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Nirwana

1928 Max Reyher Born: Berlin, Germany 1862 Died: Belmar, New Jersey 1945 oil on wood 15 5/8 x 19 3/4 in. (39.7 x 50.2 cm) Smithsonian American Art Museum Gift of Herbert Waide Hemphill, Jr. and museum purchase made possible by Ralph Cross Johnson 1986.65.136 Smithsonian American Art Museum
Luce Foundation Center, 3rd Floor, 22B


Luce Center Quote

"The Nirwana picture is freedom from all condition of existence. Nirwana is the shore of salvation for those who are in danger of being drowned in life's confusion." Max Reyher, quoted in Sidney Janis, They Taught Themselves, 1942

Luce Center Label

In Buddhist and Hindu traditions, Nirvana is the ultimate liberation, a state of existence free from all suffering or desire. This painting, however, suggests that the artist did not think his own end would be quite so peaceful. The hovering vulture, falling figure, and melting sun painted in somber colors express the sense of desperation that the German poet Ernst Eckstein described in a poem: "And lonely sounds in the endless space/ The Song of everlasting dead" (Sidney Janis, They Taught Themselves, 1942).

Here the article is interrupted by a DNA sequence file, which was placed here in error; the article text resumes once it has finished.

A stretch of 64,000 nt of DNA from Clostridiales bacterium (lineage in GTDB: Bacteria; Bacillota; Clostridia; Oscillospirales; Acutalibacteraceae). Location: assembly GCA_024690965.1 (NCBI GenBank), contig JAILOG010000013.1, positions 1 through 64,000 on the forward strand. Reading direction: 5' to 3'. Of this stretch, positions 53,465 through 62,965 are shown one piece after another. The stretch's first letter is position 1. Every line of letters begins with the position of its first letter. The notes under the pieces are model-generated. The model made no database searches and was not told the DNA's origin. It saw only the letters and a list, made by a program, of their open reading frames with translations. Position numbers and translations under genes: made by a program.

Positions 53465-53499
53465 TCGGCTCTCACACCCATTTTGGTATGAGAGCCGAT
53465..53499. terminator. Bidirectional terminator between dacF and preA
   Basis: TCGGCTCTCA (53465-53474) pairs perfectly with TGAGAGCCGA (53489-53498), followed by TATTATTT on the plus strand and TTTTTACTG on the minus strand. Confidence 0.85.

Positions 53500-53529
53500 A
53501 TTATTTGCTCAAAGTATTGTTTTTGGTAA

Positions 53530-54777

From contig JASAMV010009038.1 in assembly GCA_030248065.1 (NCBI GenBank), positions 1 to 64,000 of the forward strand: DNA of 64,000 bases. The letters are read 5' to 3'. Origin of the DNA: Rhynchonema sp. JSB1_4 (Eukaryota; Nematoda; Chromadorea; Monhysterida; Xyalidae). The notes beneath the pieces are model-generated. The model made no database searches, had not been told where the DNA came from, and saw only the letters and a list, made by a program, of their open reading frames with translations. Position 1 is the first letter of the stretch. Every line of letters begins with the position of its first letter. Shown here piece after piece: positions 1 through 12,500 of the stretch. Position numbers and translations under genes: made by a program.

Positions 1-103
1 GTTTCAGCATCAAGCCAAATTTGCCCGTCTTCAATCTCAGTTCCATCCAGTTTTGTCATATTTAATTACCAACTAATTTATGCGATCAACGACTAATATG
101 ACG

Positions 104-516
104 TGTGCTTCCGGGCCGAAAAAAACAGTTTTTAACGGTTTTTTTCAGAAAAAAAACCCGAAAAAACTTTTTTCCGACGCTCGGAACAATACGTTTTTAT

Keywords

Allegory - religion - salvation

Animal - bird

Landscape - imaginary

Literature - Eckstein - Nirwana

painting

folk art

paint - oil

wood

About Max Reyher

Born: Berlin, Germany 1862 Died: Belmar, New Jersey 1945